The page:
Saturday, March 28, 2015

Read This! Picture Books

by Bill Cotter

***Guest post by Miss Patricia C.!***

This is a fun and interactive book to read aloud with a child or small group of children. Lary is a purple monster who asks the reader to "not push the red button!" Larry, like the reader, is curious and wonders what will happen if it IS pushed. This is when the book gets even funnier! The illustrations are colorful and humorous and the text encourages you to want to share it again and again. This book reinforces concepts such as followi
ng directions and color identification.

Thursday, March 26, 2015

Read This! Adults

Finding True Abundance in Simplicity, Sharing and Saving
by Lorilee Craker

For some, springtime means cleaning - purging - starting fresh. 
This may be a great read if you're one of those people!
The author spends some time with the Amish (she herself comes from a Mennonite family) and learns their ways. Don't spend what you don't have. Make do or mend. Reuse, recycle, thrift, buy bulk. Pare down. Want less. It seems pretty easy, but then again, the Amish don't have televisions telling them about all of the things that they want and need to live a full life.

Money Secrets of the Amish won't tell you anything new, but the experience of the author in trying to apply these tactics to her family's life may help you understand how you can apply them to your own. Those looking to simplify or become less consuming.

Monday, March 23, 2015

Read This! Easy Reader NonFiction

by Melissa Higgins
Gail Saunders-Smith, PhD, Consulting Editor

Dodos are flightless birds that lived only on one island in the world. They lived through the Ice Age. Eventually, humans came to their island and they became extinct.
This book has really interesting illustrations inserted into stock photos. It makes the dodo bird come alive for readers who will never know such an animal. The location and science specific vocabulary is repeated, so readers will learn new words. There is a glossary and a suggested book/website list for further reading.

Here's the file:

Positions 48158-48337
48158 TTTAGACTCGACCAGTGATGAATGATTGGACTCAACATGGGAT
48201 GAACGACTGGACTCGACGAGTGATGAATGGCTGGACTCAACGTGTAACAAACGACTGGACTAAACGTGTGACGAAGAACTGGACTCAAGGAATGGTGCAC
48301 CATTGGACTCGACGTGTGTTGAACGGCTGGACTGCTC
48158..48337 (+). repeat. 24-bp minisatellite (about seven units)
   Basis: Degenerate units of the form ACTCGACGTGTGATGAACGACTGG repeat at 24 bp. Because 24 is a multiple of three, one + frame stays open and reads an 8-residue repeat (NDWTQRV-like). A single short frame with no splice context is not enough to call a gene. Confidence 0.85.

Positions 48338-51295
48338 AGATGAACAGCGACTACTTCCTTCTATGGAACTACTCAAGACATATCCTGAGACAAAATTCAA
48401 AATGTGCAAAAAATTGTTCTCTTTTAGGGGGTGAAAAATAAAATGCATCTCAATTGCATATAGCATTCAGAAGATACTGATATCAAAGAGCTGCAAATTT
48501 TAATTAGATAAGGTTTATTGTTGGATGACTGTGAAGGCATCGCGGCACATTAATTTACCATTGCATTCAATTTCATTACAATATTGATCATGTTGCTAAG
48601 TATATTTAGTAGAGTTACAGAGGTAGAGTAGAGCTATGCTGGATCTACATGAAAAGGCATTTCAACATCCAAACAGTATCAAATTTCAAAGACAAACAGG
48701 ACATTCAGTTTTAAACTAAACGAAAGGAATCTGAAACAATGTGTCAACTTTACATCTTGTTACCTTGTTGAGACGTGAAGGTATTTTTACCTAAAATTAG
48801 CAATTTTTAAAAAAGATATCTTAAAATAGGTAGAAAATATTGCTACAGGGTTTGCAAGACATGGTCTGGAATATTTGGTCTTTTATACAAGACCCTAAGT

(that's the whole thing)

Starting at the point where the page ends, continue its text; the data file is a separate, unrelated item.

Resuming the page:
Friday, March 20, 2015

Read This! Picture Books

Written by Lucia Panzieri
Illustrated by AntonGionata Ferrari

Once upon a time, there was a crocodile who longed to be a family pet, like a puppy or a goldfish. But the world could not get past his crocodile-ness. He decided to sneak into a picture book and make a family love him by doing good deeds while they were asleep at night. His deeds are all very good and kind and helpful and the family, in the end, decides to keep him and everyone is happy.
Moral of the story? I'm sure you can infer it! The illustrations by Mr. Ferrari are a really interesting mix of India ink, acrylics, crayons, watercolors, colored paper and butcher paper. The text is funny and a little meta and should certainly hold an adult's interest, as well as a young reader or listener's.

Come by and check it out today!

Wednesday, March 18, 2015

Read This! Non-Fiction for Kids

by Molly Bang and Penny Chisholm

This is a very informative text that simply explains how fossil fuels were created, the cycle of life and what the effect of the use of many fossil fuels is on the planet. The science-based narrative is brought to you by the Sun, and it is an effective way to explain the ideas presented.
Amazing illustrations will capture the readers attention and help them understand some big concepts! Vocabulary-wise, this isn't a crazy hard book to read, and at under 35 pages, it is accessible to many. There is a six page "more about the information in this book" that explains the concepts in more details, with more about alternative energies, too.

Monday, March 16, 2015

Read this! Grades 2-3

by Beth Ain

This is book two in a series about Jules Bloom, who is an aspiring kid actress. In the beginning of the story, she is going to start acting in a movie the next day, when the lead actor breaks his leg and the project is postponed. Next, she is approached to shoot a pilot - "shoot?" "a pilot?" - the mom has to explain a lot of things with the TV jargon. Along with these exciting and disappointing things are little brothers, an ex-best friend who Jules dreads, a new best friend who Jules worries about losing, school and her home life.
This is a fairly easy chapter book series, over one hundred pages but with very large text and margins. Jules is a funny kid who is not sarcastic or even mischievous, and who listens to her patient mom and dad. She lives in New York, which readers will find interesting and close, and the infrequent illustrations support the text. Kids who like Ivy and Bean, Junie B., Clementine, and the Gooney Bird Greene series will like this!